These are complex procedures, requiring a lot of different people in lots of different sectors to do the right thing at the right time in the right place. It involves countless hastily-implemented IT systems, with complex inputs, which have to be filled in at the correct moment by officials working for exporters, hauliers, port authorities, importers and government agencies. Customs procedures are black and white. They’re right or wrong. So where things aren’t done correctly, they will stop a shipment and all the other shipments being transported with it. Their sudden implementation, under a tight time-scale, overseen by a government which makes a mess of even much more simple operations, will likely be very chaotic.

When the reality of that hits, the Leave government is going to try and blame someone else. This is what they always do. They blame the Europeans, or the civil service, or the Labour party, or Remainers, or the courts. They are congenitally incapable of taking responsibility for their own actions.

So, our job during this period is simple. We must make them own it. That is not solely for reasons of justice, although it is that as well – people should take responsibility for their actions. It is not solely for reasons of truth, although it is that too – rational political debate is only possible where we accurately observe cause and effect. It is because we must protect the most vulnerable. If we allow the government to blame others for their failures, they will blame the people they always do – those who do not have power, those who do not count as ‘the people’, those from other countries. It’s up to us to stop them from doing that.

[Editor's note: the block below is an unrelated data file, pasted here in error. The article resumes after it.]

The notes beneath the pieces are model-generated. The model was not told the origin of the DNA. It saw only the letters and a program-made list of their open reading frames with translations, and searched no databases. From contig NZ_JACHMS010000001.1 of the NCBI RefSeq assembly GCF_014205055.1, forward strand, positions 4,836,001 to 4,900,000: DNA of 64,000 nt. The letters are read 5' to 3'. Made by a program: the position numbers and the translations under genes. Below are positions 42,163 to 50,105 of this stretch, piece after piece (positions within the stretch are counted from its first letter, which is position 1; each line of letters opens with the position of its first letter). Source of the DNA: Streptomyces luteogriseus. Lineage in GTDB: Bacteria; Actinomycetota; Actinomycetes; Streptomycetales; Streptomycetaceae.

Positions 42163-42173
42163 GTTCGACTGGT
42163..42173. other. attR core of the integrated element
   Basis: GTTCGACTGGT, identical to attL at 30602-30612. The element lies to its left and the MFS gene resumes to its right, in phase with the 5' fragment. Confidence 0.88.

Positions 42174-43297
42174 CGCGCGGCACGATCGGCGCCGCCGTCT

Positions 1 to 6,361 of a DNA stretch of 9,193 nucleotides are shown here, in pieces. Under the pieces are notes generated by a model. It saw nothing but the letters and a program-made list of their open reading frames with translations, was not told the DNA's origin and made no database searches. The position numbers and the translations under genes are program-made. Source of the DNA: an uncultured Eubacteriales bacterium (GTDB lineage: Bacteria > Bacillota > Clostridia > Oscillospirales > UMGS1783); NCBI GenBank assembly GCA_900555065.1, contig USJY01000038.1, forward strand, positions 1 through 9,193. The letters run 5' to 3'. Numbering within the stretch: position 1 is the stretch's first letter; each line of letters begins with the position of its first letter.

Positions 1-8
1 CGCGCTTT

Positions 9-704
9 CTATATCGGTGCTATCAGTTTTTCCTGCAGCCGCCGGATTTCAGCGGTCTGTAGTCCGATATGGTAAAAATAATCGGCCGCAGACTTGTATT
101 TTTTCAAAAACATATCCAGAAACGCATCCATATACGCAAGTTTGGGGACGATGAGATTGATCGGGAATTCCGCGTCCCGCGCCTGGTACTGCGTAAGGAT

The consequences of Brexit will play out for years to come. But the first moment in this second stage begins in January, when the real-world implications of what the project entails finally emerge.

Naomi Smith

Naomi Smith – CEO Best for Britain

Without wanting to jinx things, it appears that talks between the EU and the UK are progressing once more, after the EU allegedly agreed to Johnson’s demands for Brussels to publicly state that Britain ‘is a sovereign nation’. I’m hopeful that an agreement will be reached.

Johnson’s self-imposed deadline of 15th October, much like his end of July one before it, has come and gone, and while there’s not yet white smoke, there are hopes that a catastrophic no deal will be averted. What there is, of course, very little chance of is a comprehensive trade deal – that is one that would be both broad and deep. There simply isn’t time left for such detail to be negotiated. Which means that the government has failed to deliver, for now at least, what it promised in its 2019 manifesto. The best we can now hope for is a deal that agrees zero tariffs, to keep trade as frictionless as possible. This would not mean that there wouldn’t be trouble at the borders – far from it – as non-tariff barriers will still apply in the event of deal or no deal, and issues like phytosanitary checks on livestock and meats travelling between the EU and the UK will cause significant hold ups, at least in the short term.

It’s easier to add building blocks to a structure that is already in place. A deal, therefore, remains preferable to those of us who want the UK to have a close relationship with Europe. That’s not to say we couldn’t start to build back from a no deal scenario, but it would be harder and slower.